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My Body Welsh – A Rumination on Welsh National Identity

In a world where nationalism has become muddied by dangerous right-wing rhetoric, it is easy to forget about the metaphysical merit of searching for one’s own national identity. Often, it is a discovery laden with history, language, surprise and – most importantly – growth. Welsh national identity, too, is made particularly interesting  by the complicated amalgamation of Welsh and Anglo culture which has left Wales – particularly the South – iridescent. Despite this, the sense of community in Wales is as prominent as our valleys and our stories. Pontio, Invertigo Theatre Company’s and The Conker Group’s newest offering, My Body Welsh, is a play that concerns itself with these issues of national identity, and more with creative aplomb:

“MY BODY WELSH is a playful, part-bilingual, one-man mystery adventure. Weaving stories, histories, sounds and language, performer Steffan Donnelly transports his audience into a slippery world of small-town myth-making. Accompanied by a live soundscape artist creating sounds both with and in front of the audience, the show creates community in its telling, leaving us wondering the extent to which national identity is built upon stories.”

The play weaves its way through the infamous streets of Llanfair­pwllgwyngyll­gogery­chwyrn­drobwll­llan­tysilio­gogo­goch and into the minds behind small town myth-making and culture building. The play asks if “There’s more to being Welsh than having the accent, isn’t there?”, and it’s up to you to attend and find out the answer. The play is on tour at the moment and will be arriving in Cardiff at Chapter Arts on the 13 / 14 of January. This looks like a real treat, so be sure to grab your tickets for My Body Welsh here at Chapter, if you fancy it.

my_body_welsh

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Take part in a one-off performance at the Temple of Peace!

Feeling a bit experimental? Artes Mundi and Chapter are offering the opportunity for Cardiff residents to take part in a one off performance at the Temple of Peace in November as part of Artes Mundi 6 exhibition and Chapter’s EXPERIMENTICA.

Artist Karen Mirza and Brad Butler will be conducting a workshop and performance based on Bertolt Brecht’s short ‘learning plays’ ‘The Exception and the Rule’. They are looking for 10 local participants.

artes mundi exception and rule 2014

WANNA PLAY? Here’s the deal:

Are you an artist with a foot in activism, a community organiser, or a small business owner?

Are you someone who questions the status quo?

Are you interested in uncovering structures of power and exclusion?

Are you the exception and the rule?

Artes Mundi has commissioned UK-based artists Karen Mirza and Brad Butler to present ‘The Museum of Non Participation’ an instalment of their fictional museum and ongoing body of work that confronts (non) participation and the socio-political in art.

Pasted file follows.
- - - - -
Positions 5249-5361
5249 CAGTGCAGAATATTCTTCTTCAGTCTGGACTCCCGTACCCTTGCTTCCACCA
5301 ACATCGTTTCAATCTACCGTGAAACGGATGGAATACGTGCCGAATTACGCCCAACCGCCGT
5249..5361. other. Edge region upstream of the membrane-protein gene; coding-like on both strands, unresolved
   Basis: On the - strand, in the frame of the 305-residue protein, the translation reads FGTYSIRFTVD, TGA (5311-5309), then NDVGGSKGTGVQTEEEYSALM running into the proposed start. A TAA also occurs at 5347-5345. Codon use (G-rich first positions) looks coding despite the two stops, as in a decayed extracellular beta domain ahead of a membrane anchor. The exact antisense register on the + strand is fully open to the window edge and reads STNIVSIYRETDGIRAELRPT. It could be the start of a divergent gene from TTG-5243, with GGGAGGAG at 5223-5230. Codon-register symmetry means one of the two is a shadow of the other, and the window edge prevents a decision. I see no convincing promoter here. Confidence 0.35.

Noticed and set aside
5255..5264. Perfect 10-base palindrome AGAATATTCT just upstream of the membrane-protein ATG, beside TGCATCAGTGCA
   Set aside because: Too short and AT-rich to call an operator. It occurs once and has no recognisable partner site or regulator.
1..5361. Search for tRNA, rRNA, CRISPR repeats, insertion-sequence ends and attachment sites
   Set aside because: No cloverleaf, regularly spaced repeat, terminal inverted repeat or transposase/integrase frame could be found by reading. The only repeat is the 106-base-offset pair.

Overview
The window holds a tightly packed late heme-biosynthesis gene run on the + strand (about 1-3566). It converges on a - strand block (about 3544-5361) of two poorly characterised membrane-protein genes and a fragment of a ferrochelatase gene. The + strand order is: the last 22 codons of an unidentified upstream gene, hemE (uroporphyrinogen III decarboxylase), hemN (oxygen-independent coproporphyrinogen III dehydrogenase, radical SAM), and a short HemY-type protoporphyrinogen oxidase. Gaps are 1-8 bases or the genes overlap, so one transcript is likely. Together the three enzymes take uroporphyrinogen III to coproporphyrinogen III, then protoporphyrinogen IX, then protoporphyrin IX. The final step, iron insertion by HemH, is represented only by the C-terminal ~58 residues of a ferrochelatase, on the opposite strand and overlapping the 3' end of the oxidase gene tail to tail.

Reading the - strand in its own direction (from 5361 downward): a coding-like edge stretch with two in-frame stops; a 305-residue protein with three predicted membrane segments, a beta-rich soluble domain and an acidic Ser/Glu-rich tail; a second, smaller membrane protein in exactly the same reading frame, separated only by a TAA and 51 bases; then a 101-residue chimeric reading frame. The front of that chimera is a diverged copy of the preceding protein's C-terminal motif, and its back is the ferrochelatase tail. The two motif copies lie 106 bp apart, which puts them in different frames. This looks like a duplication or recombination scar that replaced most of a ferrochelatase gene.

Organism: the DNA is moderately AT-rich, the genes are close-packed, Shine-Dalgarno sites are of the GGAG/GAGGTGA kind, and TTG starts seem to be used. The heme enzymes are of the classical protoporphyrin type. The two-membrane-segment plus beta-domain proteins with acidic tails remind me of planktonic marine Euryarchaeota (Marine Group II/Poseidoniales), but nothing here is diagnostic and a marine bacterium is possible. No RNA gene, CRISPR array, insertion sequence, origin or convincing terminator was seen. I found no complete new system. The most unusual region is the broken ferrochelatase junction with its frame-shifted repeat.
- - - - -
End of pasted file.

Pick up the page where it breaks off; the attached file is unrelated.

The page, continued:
For this presentation, Mirza and Butler are inviting local residents to workshop and stage one of Bertolt Brecht’s short ‘learning plays’ ‘The Exception and the Rule’. The ‘rule’ implies a legal language or a directive, while the ‘exception’ evokes being ungovernable or searching for an alternative to either the state or the free market. Together, they act as both a statement that ‘the rule cannot exist without the exception, and a question as to what a state of exception might be. Through the story of a merchant and his servant, The Exception and the Rule explores themes of capitalism and economics, labour and hierarchy, legislation and state ideology, hiding and secrecy, and the lack of union rights.

The artists invite you to eat, talk, rehearse, and perform together in order to explore and enact how these themes play out in our daily lives, to consider how they can be extended to the audience as active participants.

The ‘Exception and the Rule’ is one of Brecht’s several teaching plays. Brecht himself translated the term as ‘learning play,’ intended to educate people primarily about socialist politics. Typically, this form of political theatre privileges function above content and foregrounds collective teaching and learning through various modes of performance. It attempts to break down any division between author and audience through reflexive gestures that reveal the ’mechanics of theatre’. Through this and other plays, Brecht developed a way for non actors to learn through playing roles, adopting postures, getting rid of the divide between actors and audience, and focusing on process rather than a final project.

Working in the same vein, Mirza and Butler encourage you to enter into the project with the spirit of mutual enrichment and collaboration, where personal experiences/expertise and collective interpretation ultimately converge in the public presentation of the play.

More information: http://www.artesmundi.org/en/news/karen-mirza-and-brad-butler-the-museum-of-non-participation

Or ask away on Twitter:  @artesmundi.